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Frequently Asked Questions 

The problem will be with the thermocouple, which is attached to the back of the flame valve. The tip of the thermocouple is in the heat, and when the brooder is lit the tip heats up and generates a small electrical current that energizes the electromagnet inside the flame failure valve. Using an 8 mm spanner on the nut, unscrew the thermocouple from the flame failure valve, remove it from the brooder and replace it. 
The electromagnet inside the flame failure valve has become faulty and needs replacing. This is a gas tight joint and therefore after you have replaced the electromagnet the joint must be checked with soapy water. Bubbles mean a leak - if you see bubbles remake the joint using a gas approved sealant. 
The ceramic is either cracked or has moved on its gasket. If the ceramic has cracked it will need to be replaced. If the ceramic is not cracked and has simply moved on its gasket, it needs to be re-seated on the fibre gasket. Ensure that the steel springs are in place and retighten the 4 screws using an 8 mm spanner.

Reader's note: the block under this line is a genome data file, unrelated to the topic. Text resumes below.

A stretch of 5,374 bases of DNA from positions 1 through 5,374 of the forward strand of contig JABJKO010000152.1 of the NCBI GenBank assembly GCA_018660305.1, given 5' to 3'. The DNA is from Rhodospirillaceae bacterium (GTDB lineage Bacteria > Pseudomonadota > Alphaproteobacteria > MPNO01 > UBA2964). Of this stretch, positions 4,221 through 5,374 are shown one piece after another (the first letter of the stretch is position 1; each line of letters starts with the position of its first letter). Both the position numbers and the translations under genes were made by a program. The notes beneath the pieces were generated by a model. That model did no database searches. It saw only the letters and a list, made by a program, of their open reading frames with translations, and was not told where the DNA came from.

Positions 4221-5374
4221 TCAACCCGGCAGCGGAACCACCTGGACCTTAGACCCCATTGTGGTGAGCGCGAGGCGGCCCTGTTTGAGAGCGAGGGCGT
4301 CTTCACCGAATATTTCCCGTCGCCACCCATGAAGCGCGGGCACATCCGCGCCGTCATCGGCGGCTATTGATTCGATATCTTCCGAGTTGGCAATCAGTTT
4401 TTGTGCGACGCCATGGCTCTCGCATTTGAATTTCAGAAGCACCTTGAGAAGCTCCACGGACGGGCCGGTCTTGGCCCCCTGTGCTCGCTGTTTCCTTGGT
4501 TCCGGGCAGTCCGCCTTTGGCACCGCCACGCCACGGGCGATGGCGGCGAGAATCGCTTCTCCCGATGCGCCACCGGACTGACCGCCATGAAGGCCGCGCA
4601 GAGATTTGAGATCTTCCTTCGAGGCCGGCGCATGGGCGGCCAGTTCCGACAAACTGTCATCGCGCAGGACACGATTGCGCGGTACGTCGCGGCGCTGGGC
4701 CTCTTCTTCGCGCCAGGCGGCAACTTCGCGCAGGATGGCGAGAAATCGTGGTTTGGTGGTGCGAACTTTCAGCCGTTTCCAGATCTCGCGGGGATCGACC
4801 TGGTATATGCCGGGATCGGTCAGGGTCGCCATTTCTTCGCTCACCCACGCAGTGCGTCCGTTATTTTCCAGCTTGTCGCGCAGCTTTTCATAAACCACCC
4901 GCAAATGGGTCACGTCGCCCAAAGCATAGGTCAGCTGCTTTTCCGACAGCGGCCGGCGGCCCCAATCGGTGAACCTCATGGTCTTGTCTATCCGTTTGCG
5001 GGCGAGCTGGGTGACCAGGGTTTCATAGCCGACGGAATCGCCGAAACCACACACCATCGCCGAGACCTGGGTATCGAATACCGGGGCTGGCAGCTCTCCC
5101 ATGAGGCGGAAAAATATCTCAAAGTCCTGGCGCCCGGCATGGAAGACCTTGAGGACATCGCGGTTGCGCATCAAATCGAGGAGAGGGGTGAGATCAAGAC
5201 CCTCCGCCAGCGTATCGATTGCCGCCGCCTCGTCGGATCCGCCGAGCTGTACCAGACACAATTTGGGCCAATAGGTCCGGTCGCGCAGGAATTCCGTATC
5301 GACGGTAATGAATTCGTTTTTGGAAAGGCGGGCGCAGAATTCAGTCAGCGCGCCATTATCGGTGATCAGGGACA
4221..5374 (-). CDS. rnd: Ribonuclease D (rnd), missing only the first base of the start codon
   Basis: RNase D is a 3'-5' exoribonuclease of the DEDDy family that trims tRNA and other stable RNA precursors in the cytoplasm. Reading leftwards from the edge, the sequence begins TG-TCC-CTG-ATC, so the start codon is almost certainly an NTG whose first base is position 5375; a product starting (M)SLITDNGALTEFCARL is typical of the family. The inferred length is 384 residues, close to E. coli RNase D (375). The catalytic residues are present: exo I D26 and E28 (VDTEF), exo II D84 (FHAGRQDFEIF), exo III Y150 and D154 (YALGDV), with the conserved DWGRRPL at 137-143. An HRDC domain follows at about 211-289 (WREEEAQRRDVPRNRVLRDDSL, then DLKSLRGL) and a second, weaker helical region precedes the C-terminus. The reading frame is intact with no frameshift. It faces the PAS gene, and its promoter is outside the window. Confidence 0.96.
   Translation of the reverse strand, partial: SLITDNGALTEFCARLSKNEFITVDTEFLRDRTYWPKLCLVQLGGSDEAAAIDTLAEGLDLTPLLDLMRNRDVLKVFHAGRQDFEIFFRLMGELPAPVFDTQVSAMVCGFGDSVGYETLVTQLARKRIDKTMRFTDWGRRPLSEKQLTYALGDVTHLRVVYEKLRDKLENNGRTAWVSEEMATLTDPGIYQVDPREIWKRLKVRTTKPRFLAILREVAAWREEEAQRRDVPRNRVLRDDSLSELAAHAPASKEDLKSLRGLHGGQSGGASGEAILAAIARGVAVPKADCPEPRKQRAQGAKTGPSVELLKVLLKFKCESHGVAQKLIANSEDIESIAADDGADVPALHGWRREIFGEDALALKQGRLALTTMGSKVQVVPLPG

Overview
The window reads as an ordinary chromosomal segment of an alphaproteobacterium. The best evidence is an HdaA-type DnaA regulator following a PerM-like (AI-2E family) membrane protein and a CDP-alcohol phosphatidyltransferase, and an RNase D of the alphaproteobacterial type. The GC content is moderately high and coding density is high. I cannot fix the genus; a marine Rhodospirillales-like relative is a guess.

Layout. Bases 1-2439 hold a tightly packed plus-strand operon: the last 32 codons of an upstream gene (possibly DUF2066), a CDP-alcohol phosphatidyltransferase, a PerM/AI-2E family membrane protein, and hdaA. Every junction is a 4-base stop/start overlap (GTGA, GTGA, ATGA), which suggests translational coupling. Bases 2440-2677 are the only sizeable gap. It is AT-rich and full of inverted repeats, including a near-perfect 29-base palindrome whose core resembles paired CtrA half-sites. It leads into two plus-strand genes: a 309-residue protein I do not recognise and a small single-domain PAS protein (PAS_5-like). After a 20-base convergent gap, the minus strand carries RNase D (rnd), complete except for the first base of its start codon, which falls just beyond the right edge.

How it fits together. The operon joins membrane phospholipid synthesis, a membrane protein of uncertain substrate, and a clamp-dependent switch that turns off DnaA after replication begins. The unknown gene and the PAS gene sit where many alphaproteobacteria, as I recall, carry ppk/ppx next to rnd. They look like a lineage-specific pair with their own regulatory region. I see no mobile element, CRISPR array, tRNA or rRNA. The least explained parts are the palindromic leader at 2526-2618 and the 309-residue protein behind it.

The regulator is faulty. It has probably been polluted with heavy-ends which is the name given to the muck that accumulates in gas cylinders over time and can build up in the regulator causing it to fail. The regulator needs to be replaced. Check the pressure specification which will be stated on the data plate on the brooder. Ensure that the replacement regulator is of the correct pressure rating. 
The gas and air are not mixing correctly. The cause could simply be dust in which case the filter needs to be cleaned and the brooder blown through with an air line. If the problem persists the next step is to check the jet, which may be partially blocked. Jets can be cleaned but never picked out. The easy way to clean a jet is to remove it from the brooder using an 8 mm spanner and place the jet into a bottle with a little white spirit or cola drink. Shake the bottle well, remove the jet from the liquid and blow it out with an air line. Note that it is important to blow back towards the threaded end. Replace the jet. DO NOT OVER TIGHTEN. Check for leaks using soapy water. Bubbles mean a leak - if you see bubbles remake the joint using a gas approved sealant. Retest the brooder. If the problem persists the regulator needs to be replaced. Check the pressure specification which will be stated on the data plate on the brooder. Ensure that the replacement regulator is of the correct pressure rating.  
Please feel free to download a copy of our guide to Gas Safety on the Rearing Field
 
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